Originally Donald Watson formed the word vegan in 1944 to describe a diet that excluded the consumption of animals (meat, fish, insects) and animal products (dairy, eggs & honey).
The Vegan Society has since evolved this definition as a philosophy and way of life that seeks where possible to avoid any form of animal cruelty or exploitation. This includes the use of animals for product testing and animal by-products such as fur, leather, silk etc.
Vegetarianism is a diet that excludes the consumption of meat or by-products of animal slaughter such as gelatin or animal stocks and fats. A vegetarian diet can include products produced by animals such as eggs, milk, cheese and honey.
Vegan vs Vegetarian
The history of vegetarianism dates way back into ancient times but it is likely that most people choose vegetarianism now for animal welfare reasons. However being vegetarian does not really prevent animal slaughter and in fact it is clear that the dairy and meat industries are heavily intertwined.
A plant-based diet or flexitarian focuses on predominantly consuming fruits, vegetables, nuts, seed, beans and legumes. However it does not necessarily eliminate the consumption of all animal products but significantly reduces the amount consumed.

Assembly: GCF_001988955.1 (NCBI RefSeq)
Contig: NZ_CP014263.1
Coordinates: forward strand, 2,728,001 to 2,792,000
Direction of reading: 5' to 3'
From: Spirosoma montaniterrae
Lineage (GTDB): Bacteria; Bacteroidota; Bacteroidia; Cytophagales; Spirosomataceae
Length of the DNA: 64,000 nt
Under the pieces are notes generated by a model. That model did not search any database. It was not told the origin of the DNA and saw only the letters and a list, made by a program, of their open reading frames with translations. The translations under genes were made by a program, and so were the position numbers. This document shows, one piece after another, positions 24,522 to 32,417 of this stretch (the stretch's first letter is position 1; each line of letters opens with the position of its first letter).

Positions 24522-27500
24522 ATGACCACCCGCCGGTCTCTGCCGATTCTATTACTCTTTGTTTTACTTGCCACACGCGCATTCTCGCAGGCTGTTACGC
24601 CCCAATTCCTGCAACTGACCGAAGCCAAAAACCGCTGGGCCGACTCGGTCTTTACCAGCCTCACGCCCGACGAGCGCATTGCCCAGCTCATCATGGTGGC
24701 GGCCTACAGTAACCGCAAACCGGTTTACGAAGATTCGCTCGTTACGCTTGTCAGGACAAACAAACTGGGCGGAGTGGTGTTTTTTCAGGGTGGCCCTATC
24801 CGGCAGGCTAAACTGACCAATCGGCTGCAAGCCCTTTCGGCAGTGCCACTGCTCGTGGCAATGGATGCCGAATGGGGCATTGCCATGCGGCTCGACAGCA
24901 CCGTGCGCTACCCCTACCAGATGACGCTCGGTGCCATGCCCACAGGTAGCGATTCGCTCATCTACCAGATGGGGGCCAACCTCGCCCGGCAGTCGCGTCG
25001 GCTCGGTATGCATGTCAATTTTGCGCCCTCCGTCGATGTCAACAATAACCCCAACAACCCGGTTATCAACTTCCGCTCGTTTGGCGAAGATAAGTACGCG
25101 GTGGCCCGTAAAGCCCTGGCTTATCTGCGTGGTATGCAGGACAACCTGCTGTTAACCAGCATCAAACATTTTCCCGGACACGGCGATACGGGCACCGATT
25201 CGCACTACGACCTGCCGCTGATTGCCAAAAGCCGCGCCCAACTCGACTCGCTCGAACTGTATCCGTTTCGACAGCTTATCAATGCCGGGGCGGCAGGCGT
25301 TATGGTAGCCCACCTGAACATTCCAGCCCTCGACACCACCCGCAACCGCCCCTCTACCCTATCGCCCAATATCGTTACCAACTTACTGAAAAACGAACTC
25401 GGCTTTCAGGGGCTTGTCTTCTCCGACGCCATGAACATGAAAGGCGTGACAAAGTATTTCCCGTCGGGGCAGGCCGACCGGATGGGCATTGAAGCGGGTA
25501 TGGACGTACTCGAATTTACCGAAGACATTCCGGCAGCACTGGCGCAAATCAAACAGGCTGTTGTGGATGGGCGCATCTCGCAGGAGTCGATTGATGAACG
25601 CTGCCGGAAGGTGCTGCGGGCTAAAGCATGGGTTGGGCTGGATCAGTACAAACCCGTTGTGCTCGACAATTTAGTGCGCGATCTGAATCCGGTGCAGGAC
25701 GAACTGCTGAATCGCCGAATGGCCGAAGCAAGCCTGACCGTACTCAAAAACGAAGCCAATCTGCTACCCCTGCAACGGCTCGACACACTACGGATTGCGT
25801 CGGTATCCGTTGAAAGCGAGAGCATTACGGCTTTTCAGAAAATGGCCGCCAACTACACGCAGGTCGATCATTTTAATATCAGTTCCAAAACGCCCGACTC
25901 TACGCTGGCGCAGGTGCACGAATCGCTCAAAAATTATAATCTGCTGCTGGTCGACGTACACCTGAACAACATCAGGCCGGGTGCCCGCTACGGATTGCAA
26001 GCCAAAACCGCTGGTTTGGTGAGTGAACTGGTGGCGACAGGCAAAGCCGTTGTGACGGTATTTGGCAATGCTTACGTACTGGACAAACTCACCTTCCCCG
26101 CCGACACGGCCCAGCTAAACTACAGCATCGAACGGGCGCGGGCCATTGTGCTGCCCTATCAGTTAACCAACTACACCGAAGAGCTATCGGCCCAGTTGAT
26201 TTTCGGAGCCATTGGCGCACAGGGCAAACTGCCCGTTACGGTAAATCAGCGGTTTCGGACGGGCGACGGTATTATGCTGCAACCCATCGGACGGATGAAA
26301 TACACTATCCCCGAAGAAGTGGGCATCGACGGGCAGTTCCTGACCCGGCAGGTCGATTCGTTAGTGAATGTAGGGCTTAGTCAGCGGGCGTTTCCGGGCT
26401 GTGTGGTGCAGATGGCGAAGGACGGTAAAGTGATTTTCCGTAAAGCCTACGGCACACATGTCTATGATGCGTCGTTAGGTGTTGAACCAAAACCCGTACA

Vegan vs plant-based
The motivation behind being plant-based is more likely to be for health or environmental reasons. The primary motivation for a vegan is animal welfare but will likely have health and environmental reasons as well. Who doesn't want to be healthier and stop climate change?
Vegan vs Cruelty-Free
Are vegan products cruelty-free?
Are cruelty-free products vegan?
- Animal welfare: it is not just the slaughter but the whole process leading up to it and the way we have industrialised livestock farming and turned animals in to a commodity.
- Your health: there is overwhelming evidence that eating fruits and vegetables is better than eating animal proteins and fats.
- The planet: we try to squeeze every penny we can out of the planet but at its expense and meat production has by far the largest environmental impact.
- Eggs? No.
- Fish? No. That's a pescatarian.
- Honey? No.
- Cheese? No - but vegan alternatives are available.
- Butter? No - but vegan alternatives are available.
- Bread? Yes - but avoid any containing dairy products.
- Pasta? Yes - but avoid any containing egg.
- Chocolate? Yes - some high content cacao chocolate does not contain milk.
World Vegan Day is the 1st November. It was started in 1994 Louise Wallis to commemorate the 50th Anniversary of the Vegan Society.
In Australia the day is often celebrated on Sundays close to the 1st November and can vary by state.
Veganuary is a non-profit organisation in the UK that promotes veganism by encouraging people to follow a vegan lifestyle for the month of January each year (and beyond).
Founded by Jane Land and Matthew Glover in 2014 participation has more than doubled each year and there has now been over 1,000,000 people sign up to Veganuary in 192 countries around the world.